Robinson was originally signed by the Milwaukee Braves. He was traded to the Yankees with Chi Chi Olivo (brother of former Pirate reliever Diomedes Olivo) for the popular Clete Boyer and was tabbed to be Mickey Mantleís successor. Like many other players given that weight to carry around (Bobby Murcer and Roy White come to mind), Robinson had a very good career but failed to live up to the billing. He played terribly for the Yankees, seeing action in 1967, 1968 and 1969, hitting just .206 in over 900 at bats.
Having seen enough, the Yanks traded him to the ChiSox for Barry Moore after 1970. Moore never appeared for the Yankees and Robinson never made it to the Show for the South Siders. Following 1971, Robinson went to the Phillies for a minor leaguer.
After not appearing in the bigs in 1970 or 1971, Robinson made it back in 1972, but hit just .239. Finally as a 30 year old in 1973, Robinson busted out with 25 homers and a .288 BA for Philadelphia. After another lackluster season in 1974 (.236 BA and five homers in 280 at bats), Robinson was dealt to Pittsburgh.
Iíve read (and canít recall where), that Ken Macha was set to make the Pirates out of Spring Training in 1975, but the acquisition of Robinson blocked his way. Macha was a third baseman by trade and wouldíve been Richie Hebnerís back up. Robinson had played 14 games at third in 1974 for Philadelphia and was supposedly going to help fill the back up role in Pittsburgh. I doubt that this was really the case. Robinson wasnít a good third baseman (less than .900 fielding average for his career) and another young third baseman (Art Howe) did make the club out of Florida.
Robinson did, however, play third occasionally while with the Pirates. But in 1975, all of his appearances were in the OF. Robinson hit pretty well (.280) with decent power (6 homers in 200 ABs) in 1975. However, he would immediately begin to shine the following year. With Stargell, Parker and Oliver all missing some time, Robinson filled in beautifully, cracking 21 homers and hitting .303 in less than 400 ABs. He ripped three taters in a 15 inning game against San Diego on 6/5/76. He would continue that level of production through 1979 as he averaged 20 homers and 81 RBI in that span.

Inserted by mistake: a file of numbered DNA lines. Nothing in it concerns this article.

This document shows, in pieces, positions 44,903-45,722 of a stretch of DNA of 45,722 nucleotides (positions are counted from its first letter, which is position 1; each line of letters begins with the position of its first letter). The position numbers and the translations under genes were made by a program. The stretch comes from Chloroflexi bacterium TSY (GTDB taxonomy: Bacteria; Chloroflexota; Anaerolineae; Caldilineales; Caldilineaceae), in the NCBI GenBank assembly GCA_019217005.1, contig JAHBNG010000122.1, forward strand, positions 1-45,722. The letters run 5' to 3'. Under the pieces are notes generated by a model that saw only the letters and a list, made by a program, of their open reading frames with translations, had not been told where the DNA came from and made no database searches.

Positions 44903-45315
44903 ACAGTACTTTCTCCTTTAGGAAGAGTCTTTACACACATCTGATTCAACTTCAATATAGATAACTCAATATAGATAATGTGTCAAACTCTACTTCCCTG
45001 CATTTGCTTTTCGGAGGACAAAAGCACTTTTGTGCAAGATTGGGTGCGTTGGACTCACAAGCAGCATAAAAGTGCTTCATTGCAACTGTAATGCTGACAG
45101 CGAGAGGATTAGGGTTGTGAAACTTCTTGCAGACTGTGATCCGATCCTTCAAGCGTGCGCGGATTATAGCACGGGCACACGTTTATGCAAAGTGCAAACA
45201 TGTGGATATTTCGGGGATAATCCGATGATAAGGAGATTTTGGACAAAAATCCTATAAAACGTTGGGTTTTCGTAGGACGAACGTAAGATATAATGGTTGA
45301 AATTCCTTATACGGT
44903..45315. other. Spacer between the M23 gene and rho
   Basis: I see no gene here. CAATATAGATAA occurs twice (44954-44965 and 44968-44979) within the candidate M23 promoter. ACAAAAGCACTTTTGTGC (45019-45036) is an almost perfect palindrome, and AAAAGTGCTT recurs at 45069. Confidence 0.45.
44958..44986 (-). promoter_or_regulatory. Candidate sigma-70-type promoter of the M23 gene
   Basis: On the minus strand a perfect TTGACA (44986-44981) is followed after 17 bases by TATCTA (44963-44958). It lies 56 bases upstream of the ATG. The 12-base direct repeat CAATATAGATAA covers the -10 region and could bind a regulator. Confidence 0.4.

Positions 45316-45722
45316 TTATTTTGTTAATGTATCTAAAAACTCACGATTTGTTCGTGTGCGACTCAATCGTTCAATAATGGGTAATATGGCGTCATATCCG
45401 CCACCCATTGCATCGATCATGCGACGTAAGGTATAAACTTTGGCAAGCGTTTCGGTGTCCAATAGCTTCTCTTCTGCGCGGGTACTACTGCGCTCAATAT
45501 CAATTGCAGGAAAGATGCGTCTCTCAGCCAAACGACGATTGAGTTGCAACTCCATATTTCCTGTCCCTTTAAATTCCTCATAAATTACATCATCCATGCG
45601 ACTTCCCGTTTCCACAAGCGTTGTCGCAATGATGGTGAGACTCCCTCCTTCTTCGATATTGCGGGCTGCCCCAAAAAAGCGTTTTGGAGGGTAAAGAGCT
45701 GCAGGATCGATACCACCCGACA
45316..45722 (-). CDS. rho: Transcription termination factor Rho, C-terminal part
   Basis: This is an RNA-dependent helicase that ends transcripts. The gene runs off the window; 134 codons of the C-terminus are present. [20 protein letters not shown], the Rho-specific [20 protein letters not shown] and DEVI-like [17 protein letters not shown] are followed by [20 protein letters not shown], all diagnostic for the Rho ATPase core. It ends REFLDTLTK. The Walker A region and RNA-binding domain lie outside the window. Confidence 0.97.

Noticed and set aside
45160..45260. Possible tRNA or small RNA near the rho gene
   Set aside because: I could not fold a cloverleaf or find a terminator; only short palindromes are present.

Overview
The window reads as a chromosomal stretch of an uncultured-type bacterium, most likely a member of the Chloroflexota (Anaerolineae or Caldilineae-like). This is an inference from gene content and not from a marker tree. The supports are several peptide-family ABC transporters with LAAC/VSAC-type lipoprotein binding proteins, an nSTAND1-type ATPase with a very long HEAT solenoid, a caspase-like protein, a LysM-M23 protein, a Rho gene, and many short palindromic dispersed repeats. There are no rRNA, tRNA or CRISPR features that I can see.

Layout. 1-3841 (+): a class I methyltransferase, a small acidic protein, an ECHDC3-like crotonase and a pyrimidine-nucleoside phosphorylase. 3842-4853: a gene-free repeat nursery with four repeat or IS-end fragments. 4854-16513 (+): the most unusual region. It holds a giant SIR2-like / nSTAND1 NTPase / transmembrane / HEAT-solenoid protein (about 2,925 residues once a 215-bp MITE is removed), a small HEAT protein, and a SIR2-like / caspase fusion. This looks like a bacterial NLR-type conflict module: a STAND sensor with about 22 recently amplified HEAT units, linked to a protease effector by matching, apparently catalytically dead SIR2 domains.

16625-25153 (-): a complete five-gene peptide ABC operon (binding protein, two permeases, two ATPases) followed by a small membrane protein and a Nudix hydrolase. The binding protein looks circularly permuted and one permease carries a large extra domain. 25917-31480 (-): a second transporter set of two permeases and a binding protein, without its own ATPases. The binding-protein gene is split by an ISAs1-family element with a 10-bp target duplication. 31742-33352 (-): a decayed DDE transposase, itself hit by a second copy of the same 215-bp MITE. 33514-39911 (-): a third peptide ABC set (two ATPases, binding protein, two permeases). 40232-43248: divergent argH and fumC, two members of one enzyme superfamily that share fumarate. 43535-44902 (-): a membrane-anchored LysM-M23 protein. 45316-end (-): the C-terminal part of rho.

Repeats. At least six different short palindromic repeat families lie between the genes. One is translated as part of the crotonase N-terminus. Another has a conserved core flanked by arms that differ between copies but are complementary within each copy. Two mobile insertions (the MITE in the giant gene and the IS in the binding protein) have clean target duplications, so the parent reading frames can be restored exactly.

At age 36, Robinson hit 24 homers and drove in 75 for the 1979 World Champs. His post-season accomplishments were more modest (no hits in 3 at bats in the NLCS and five hits in 19 tries in the World Series). But, he was on base when Stargell stroked what proved to be the game winning homer in Game 7.

Robinson left behind a wife, Mary Alice, and two children.

Downfall of the Fam-A-Lee – Part 15

In 1981 the Pirates failed to win either half of the regular season and finished in last place in the second half with a sad 21-33 record. Both the offense and pitching finished near the middle of the NL pack in runs per game. The club acquired a new second baseman in Johnny Ray. An aging Willie Stargell had been replaced at first base by Jason Thompson. What other off season and in-season moves were made to put the club into contention?
Over 4,000 words after the jump.
Read the rest of this entry »

Downfall of the Fam-A-Lee – Part 15

In 1981 the Pirates failed to win either half of the regular season and finished in last place in the second half with a sad 21-33 record. Both the offense and pitching finished near the middle of the NL pack in runs per game. The club acquired a new second baseman in Johnny Ray. An aging Willie Stargell had been replaced at first base by Jason Thompson. What other off season and in-season moves were made to put the club into contention?
Over 4,000 words after the jump.
Read the rest of this entry »

Downfall of the Fam-A-Lee – Part 12

In the previous posts Iíve made the case that the Pirates collapse in the mid-80s was not the result of trades made to acquire the players that appeared on the 1979 post-season roster. Hereís a brief rundown of some other trades in the 1970s in which the Bucs didnít acquire a member of the 1979 post-season roster. Iím examining trades that resulted in the Pirates losing a player who was active during the 1984 to 1986 time frame. Other trades are inconsequential to this discussion. Players are listed in alphabetical order:
Kurt Bevacqua